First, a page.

World’s priciest retail streets: Hong Kong’s Tsim Sha Tsui slips to third place after New York’s Fifth Avenue and Milan’s Via Montenapoleone
Hong Kong’s tourist hotspot of Tsim Sha Tsui retained its ranking as the most expensive retail destination in Asia-Pacific, but slipped to third place globally due to pandemic-related curbs that brought tourism to a standstill, according to a survey by Cushman & Wakefield.
Annual rents in Tsim Sha Tsui in Kowloon declined by 39 per cent before the onset of the pandemic – at a time the city had been brought to a standstill by a period of civil unrest that often turned violent – to US$$1,493 per square foot.
Meanwhile rents in Via Montenapoleone in Italy’s fashion capital of Milan surged by 31 per cent to US$1,766 per square foot in the same period, making it the second-most expensive retail strip in the world behind New York’s Fifth Avenue at US$2,000 per square foot, which held on to its title for a second straight year.
“Hong Kong’s Tsim Sha Tsui is the most expensive regionally followed by Causeway Bay at US$1,374 per square foot per year,” the property consultancy said in the report on Tuesday. They were followed by Tokyo’s Ginza in third place in the region at US$912 per square foot per year, and Omotesando in fourth place at US$798 per square foot per year.
In 2021, Tsim Sha Tsui was adjudged the world’s most expensive place for retail rents, edging out Causeway Bay, widely considered the trendiest shopping district on Hong Kong Island. However, the city’s stringent pandemic curbs for three years until the end of 2022 led to a recession caused by a slump in tourist arrivals and retail sales.
Last year, Upper Fifth Avenue in New York took the crown from Hong Kong’s Tsim Sha Tsui as the world’s costliest shopping haven.
“Although hampered by the global economic slowdown, Hong Kong’s high street retail recovery remains resilient, supported by growth potential from its previous low base during Covid-19, while securing three of the top 10 spots in the [Asia-Pacific] prime retail ranking in 2023,” said Kevin Lam, executive director and head of retail services for Hong Kong at Cushman.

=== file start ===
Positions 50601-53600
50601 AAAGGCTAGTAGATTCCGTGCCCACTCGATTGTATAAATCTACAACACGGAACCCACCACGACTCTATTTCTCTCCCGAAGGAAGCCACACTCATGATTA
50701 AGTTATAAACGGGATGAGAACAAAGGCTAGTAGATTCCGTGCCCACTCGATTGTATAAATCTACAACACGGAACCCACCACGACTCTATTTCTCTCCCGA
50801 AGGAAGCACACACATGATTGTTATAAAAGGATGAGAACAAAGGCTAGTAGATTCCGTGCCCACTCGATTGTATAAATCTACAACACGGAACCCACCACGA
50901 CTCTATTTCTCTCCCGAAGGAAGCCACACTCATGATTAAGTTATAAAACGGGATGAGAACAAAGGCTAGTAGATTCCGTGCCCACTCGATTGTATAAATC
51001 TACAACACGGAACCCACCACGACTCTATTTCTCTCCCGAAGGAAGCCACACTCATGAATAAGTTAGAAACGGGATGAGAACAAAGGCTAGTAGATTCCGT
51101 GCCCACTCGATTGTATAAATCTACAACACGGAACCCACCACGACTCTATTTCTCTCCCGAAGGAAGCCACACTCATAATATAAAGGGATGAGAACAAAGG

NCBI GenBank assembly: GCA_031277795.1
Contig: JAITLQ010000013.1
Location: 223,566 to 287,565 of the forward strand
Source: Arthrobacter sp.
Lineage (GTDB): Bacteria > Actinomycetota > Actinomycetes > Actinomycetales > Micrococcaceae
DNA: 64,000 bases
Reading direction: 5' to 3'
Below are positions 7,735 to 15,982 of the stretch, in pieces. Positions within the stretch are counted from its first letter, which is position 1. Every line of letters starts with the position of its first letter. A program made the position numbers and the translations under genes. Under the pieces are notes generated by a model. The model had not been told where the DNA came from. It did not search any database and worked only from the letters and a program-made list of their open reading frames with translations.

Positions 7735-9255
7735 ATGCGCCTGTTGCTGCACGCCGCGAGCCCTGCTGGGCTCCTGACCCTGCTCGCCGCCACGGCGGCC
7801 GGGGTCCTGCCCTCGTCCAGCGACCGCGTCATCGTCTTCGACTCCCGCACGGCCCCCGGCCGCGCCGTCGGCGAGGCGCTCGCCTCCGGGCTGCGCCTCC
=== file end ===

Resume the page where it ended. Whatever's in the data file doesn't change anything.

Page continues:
“We have observed notable changes in the retail landscape, with consumers increasingly opting for ‘ retailtainment’, wellness and experiential offerings, which will help drive store upgrades and upward momentum in rents.”
These changes are likely to be permanent, which could potentially mean that luxury brands have no compelling reason to expand their presence in Hong Kong, Lam said.
In recent months, shops in the city have been leased mostly by local brands and businesses like pharmacies. A full recovery of Hong Kong’s retail rents has also been hobbled by companies’ preference to spend more on social media campaigns rather than take up retail space, according to Cushman.
“In the foreseeable future, the trade mix along high street locations may not be like the good old days,” he said. “This is a concern among global brands when they consider expanding.”
Another reason global brands are slow in taking up more space in Hong Kong is that their shops in mainland China have been performing well since the reopening, Cushman said.
“China has returned to normalcy for some months, so luxury brands could choose to expand in tier-1 locations like Guangzhou, Beijing and Shanghai,” Lam said.
With consumers looking for unique shopping experience, lifestyles and convenience, analysts have observed a trend of mall operators using entertainment features as a way to distinguish their property from others.
Hong Kong’s Central is the eighth most expensive shopping zone in the region with annual rents of US$673 per square foot. The three Hong Kong shopping districts tracked in the study have seen rents decline between 39 per cent and 46 per cent from their pre-pandemic levels, according to Cushman.
“Despite Hong Kong’s tourism and retail industries’ recovery following the border reopening, the government’s data indicates that in the first half of the year overnight and same-day visitor spending on shopping is at just 55 per cent and 18 per cent, respectively, of the level seen in the first half of 2018,” said Rosanna Tang, executive director and head of research for Hong Kong at Cushman.
“This demonstrates that the focus of visitors in Hong Kong has shifted from ‘shop till you drop’ to a greater desire for local culture and experience-based touring.”
The changing retail landscape, the rise of e-commerce, the strengthening Hong Kong dollar, as well as competition from neighbouring Greater Bay Area cities pose challenges for Hong Kong retailers and mall landlords, spurring them to implement “out of the box” retail solutions to remain competitive, she added.